Because It Had Rained: A Study Of Gen 2:5-7 With Implications For Gen 2:4-25 And Gen 1:1-2:3 -- By: Mark D. Futato
WTJ 60:1 (Spring 1998) p. 1
Because It Had Rained:
A Study Of Gen 2:5-7
With Implications For Gen 2:4-25 And Gen 1:1-2:3
* Mark D. Futato is associate professor of Old Testament at Westminster Theological in California.
In 1958 the Westminster Theological Journal published “Because It Had Not Rained,” an exegetical study of Gen 2:5 by Meredith G. Kline.1 The article demonstrated that according to Gen 2:5 ordinary providence was God’s mode of operation during the days of creation. Since God’s mode of operation was ordinary providence, and since, for example, light (Day 1) without luminaries (Day 4) is not ordinary providence, the arrangement of the six days of creation in Genesis 1 must be topical not chronological. The current article is complementary to Kline’s.2
Why does Gen 2:5 bother to tell us that certain kinds of vegetation were absent “for the LORD God had not sent rain upon the earth?” This question has intrigued and perplexed me for some time. Is the absence of rain mere geographical decoration or quasi-irrelevant data that sets the stage for the really important material that follows? Or is this information that is founda tional to the narrative and its theology? The answer to this question has played a major role in my interpretation of Gen 1:1–2:25.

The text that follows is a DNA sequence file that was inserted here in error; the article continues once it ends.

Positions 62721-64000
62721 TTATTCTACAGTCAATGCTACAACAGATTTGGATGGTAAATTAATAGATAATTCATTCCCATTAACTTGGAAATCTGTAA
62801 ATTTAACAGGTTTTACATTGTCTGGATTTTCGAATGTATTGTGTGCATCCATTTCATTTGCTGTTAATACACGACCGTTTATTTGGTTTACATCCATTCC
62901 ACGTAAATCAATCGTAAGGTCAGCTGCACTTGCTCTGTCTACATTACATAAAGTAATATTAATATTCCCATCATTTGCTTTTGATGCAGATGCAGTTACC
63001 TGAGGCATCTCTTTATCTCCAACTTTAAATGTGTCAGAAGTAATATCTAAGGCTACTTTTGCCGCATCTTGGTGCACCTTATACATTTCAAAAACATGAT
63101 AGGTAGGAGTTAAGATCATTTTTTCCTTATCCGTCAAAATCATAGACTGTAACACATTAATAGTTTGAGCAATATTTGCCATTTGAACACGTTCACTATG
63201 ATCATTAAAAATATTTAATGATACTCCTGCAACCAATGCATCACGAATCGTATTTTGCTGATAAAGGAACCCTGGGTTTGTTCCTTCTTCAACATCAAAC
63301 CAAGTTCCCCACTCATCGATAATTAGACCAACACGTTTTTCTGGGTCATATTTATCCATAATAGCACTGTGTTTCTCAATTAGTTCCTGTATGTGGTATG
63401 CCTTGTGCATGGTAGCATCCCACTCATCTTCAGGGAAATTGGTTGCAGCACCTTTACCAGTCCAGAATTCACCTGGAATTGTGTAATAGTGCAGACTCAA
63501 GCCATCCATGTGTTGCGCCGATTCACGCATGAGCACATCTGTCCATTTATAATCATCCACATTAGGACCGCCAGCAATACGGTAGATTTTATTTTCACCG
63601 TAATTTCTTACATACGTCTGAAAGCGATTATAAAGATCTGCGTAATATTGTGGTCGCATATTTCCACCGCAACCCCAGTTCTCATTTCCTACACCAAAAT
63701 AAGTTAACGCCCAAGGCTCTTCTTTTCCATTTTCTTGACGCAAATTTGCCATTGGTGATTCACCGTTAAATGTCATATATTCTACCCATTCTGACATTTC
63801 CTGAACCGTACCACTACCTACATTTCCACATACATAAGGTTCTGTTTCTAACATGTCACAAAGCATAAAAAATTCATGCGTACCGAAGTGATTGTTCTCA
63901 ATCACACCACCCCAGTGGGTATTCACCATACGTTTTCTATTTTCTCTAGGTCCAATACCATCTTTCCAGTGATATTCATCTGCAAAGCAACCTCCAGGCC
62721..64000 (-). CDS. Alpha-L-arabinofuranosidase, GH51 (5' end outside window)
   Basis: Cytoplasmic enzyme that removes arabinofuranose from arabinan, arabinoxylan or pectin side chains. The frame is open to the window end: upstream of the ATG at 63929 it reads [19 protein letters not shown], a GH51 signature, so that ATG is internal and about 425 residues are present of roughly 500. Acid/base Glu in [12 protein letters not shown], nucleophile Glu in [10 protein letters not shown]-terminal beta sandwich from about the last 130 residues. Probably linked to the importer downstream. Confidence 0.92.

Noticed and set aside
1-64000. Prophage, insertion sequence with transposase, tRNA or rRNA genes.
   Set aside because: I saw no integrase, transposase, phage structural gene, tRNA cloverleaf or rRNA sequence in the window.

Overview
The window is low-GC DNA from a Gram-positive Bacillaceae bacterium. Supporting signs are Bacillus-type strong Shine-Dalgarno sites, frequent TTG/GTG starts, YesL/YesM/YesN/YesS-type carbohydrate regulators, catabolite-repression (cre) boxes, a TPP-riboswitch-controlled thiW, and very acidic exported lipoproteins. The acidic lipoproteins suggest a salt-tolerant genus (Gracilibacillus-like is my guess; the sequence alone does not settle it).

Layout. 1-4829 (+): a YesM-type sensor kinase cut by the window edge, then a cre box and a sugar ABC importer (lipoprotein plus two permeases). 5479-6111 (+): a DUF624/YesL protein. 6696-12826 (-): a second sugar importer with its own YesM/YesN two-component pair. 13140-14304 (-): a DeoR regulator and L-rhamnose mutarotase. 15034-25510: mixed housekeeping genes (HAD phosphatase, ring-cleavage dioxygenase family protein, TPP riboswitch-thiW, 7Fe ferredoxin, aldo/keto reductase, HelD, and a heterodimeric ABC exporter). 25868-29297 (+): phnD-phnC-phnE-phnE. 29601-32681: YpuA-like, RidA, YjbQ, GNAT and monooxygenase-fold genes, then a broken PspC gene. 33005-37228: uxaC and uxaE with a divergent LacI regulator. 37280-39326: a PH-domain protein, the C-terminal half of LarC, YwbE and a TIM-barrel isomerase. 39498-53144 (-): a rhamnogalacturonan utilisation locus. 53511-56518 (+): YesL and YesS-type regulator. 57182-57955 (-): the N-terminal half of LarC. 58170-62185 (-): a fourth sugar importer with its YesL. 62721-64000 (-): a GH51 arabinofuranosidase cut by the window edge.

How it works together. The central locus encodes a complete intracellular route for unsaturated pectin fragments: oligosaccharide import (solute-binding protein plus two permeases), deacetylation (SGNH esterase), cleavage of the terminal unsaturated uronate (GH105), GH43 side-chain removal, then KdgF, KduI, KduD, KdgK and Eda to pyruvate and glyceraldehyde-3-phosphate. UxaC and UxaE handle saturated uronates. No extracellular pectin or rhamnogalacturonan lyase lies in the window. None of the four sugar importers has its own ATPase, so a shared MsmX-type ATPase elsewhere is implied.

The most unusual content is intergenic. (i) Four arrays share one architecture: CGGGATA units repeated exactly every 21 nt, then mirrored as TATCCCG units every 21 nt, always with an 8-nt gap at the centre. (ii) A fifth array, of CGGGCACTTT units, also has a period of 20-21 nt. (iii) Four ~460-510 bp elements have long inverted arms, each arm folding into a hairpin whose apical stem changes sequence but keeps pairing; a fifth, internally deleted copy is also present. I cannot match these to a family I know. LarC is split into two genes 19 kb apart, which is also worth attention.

In this article, I intend to examine the logic, structure, and semantics of Gen 2:5–7, and to draw out several integrated conclusions: 1) It rained at the time of creation according to Gen 2:5–7. So we should discard the idea that the Bible teaches that it did not rain until the flood of Noah’s day. 2) The structure of Gen 2:5–7 provides the key to understanding the structure of the whole of Gen 2:4–25, which turns out to be topical not chronological. 3) The structure and topical arrangement of Gen 2:4–25 in turn supports the argument that the arrangement of Gen 1:1–2:3 is also topical not chronological.3
WTJ 60:1 (Spring 1998) p. 2
4) These structural considerations lead to new insights into the polemical theology of You must have a subscription and be logged in to read the entire article.
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